Sandy Wolf stands on the porch of her Semiahmoo home, which is situated directly above the setting for her musical “MARINA.” The play was chosen for the 2012 New York Musical Theatre Festival. Photo by Kelly Sullivan.
Bruce and Sandy Wolf’s home, perched on the hillside of the southwestern shore of Drayton Harbor, sits directly above the location of what was a branch of the Alaska Packers Association, one of the world’s largest salmon canneries in 1908. The cannery is now part of the Semiahmoo Resort and a central setting in Sandy’s dramatic musical “MARINA,” which was selected for the 2012 New York Musical Theatre Festival’s Developmental Series.
“It was an incredible honor to be chosen,” Wolf said. After years of fine tuning, rewriting and networking, her hard work finally paid off. Wolf’s play has pulled in some big names such as composer Justin Melland, stage director Andrea McCullough and music director Sonny Paladino to help produce the stage readings.
Melland, a native of Bellingham, is a successful composer of several TV and film productions. He is the son of local teacher Roxanne Melland and the recently deceased Joe Melland.
“All good musicals are love stories,” Wolf said. “Otherwise why would you be singing?” Putting strong themes such as love and faith into words is a challenge, she said, adding that music more easily expresses these emotions.
“MARINA” is a love story about a young Alaskan woman named Marina who left the northern wilderness after the tragic drowning of her young son due to the negligence of her drunken husband. She opens a cabaret in Blaine, and soon after she meets a Yorkshire fisherman named Angus. He begins courting her despite her self-professed inability to love again.
Throughout the play, Marina repeatedly denies Angus’s advances. In an act of desperation he accepts a position to fish in the far north, despite Marina asking him not to. While he is away she decides if he makes it home safe she will attempt a relationship with him. Things go very wrong when the ill-fated Star of Bengal, the floating cannery, sinks and more than a hundred men from Blaine perish. Angus, among them, survives, returns home, and he and Marina agree to wed.
Angus works closely with the Chinese men at the cannery. The play is set right after the completion of the transcontinental railroad, when large numbers of Chinese men came to Whatcom County to find jobs.
After the installation of the “Iron Chink” a machine that replaced 50 workers on the cannery slime line, many Chinese found themselves stuck in a country that didn’t want them with no way to get home and no possibility to find a wife because there were few Chinese women in the area.
Wolf’s script addresses racial prejudice as a major theme. The characters are fictional, but the plot is historically based.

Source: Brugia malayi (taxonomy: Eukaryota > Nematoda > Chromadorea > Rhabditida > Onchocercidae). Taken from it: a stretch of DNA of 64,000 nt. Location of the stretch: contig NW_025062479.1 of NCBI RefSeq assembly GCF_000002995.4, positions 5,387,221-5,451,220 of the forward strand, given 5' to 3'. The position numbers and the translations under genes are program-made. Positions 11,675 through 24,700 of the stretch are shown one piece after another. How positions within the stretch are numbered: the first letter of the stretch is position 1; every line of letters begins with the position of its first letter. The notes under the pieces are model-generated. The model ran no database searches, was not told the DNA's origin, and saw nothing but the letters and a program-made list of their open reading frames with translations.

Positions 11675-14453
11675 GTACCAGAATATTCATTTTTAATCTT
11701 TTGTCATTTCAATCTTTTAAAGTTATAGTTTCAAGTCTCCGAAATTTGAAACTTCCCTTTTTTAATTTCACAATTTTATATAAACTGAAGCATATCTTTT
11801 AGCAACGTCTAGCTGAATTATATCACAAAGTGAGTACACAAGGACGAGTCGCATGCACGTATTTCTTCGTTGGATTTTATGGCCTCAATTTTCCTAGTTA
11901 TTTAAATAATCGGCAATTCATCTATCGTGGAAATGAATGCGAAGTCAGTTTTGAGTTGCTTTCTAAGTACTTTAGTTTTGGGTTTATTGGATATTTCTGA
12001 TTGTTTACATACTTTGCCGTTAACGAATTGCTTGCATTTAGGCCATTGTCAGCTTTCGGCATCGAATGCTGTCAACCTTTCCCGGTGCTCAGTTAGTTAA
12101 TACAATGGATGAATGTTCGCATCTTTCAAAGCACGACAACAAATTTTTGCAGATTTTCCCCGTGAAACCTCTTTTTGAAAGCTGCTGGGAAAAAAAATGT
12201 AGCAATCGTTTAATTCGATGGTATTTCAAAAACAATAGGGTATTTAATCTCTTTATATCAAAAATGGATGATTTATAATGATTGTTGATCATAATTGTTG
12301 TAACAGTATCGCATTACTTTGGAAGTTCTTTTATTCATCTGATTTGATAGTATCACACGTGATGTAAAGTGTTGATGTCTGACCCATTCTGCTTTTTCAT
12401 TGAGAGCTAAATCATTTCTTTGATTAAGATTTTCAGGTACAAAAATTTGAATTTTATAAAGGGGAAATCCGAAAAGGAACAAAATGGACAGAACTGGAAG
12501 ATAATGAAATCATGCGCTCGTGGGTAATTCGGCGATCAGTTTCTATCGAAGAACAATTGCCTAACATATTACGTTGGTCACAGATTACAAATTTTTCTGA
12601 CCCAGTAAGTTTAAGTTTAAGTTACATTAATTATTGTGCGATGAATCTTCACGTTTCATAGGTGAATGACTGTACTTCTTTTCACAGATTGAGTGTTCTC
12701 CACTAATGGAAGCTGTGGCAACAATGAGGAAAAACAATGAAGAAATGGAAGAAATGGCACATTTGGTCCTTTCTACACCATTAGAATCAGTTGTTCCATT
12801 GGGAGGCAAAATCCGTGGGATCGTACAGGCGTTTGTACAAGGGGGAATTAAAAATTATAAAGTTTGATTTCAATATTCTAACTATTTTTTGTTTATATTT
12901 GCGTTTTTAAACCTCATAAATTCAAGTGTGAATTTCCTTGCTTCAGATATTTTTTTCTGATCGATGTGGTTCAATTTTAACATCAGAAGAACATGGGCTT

To offset the many tragedies, Wolf littered the script with comedic misunderstandings and misfortunes.
“Human beings just can’t handle pure grief,” Wolf said. For example, many humorous situations arise due to Marina’s inability to understand Angus’s accent.
Events, situations and themes of the play are often closely related to experiences in Wolf’s life. While she never had a son that died, she did have friends who lost children, which inspired her to address the grief that the loss of a child might manifest in someone.
Wolf lived in Alaska for 30 years before coming to Blaine, where she’s been for the past 17 years. Marina is a refugee from the state.
Wolf has directed many Roger and Hammerstein musicals such as “South Pacific,” “The King and I” and “The Sound of Music.” She modeled the “MARINA” in many ways after the duo, such as their stylistic choice to tell some of the key moments of the play through song.
Wolf devoted eight years to the project, often for more than four to five hours a day. Despite all the hard work, it was 90 percent fun, she said.
She wrote part of it in the hospital while her husband was ill, and part of it while they vacationed in France, after his recovery.
It was wonderful to be able to work on her play and support him at the same time, she recalls, adding that he is doing very well now. During her spare time she is a wife and mother to four adult kids and ten grandchildren.
A master gardener, she enjoys maintaining her garden, which spans from the base of her house halfway down to the waterfront. Wolf puts the same kind of passion into every aspect of her life, as was evident as a founder of the Pacific Arts Association Jazz Festival in Blaine.
“MARINA” will be given three stage readings this month at the 45th Street Theatre in New York City. To hear the music and learn more about the festival, visit the festival's website.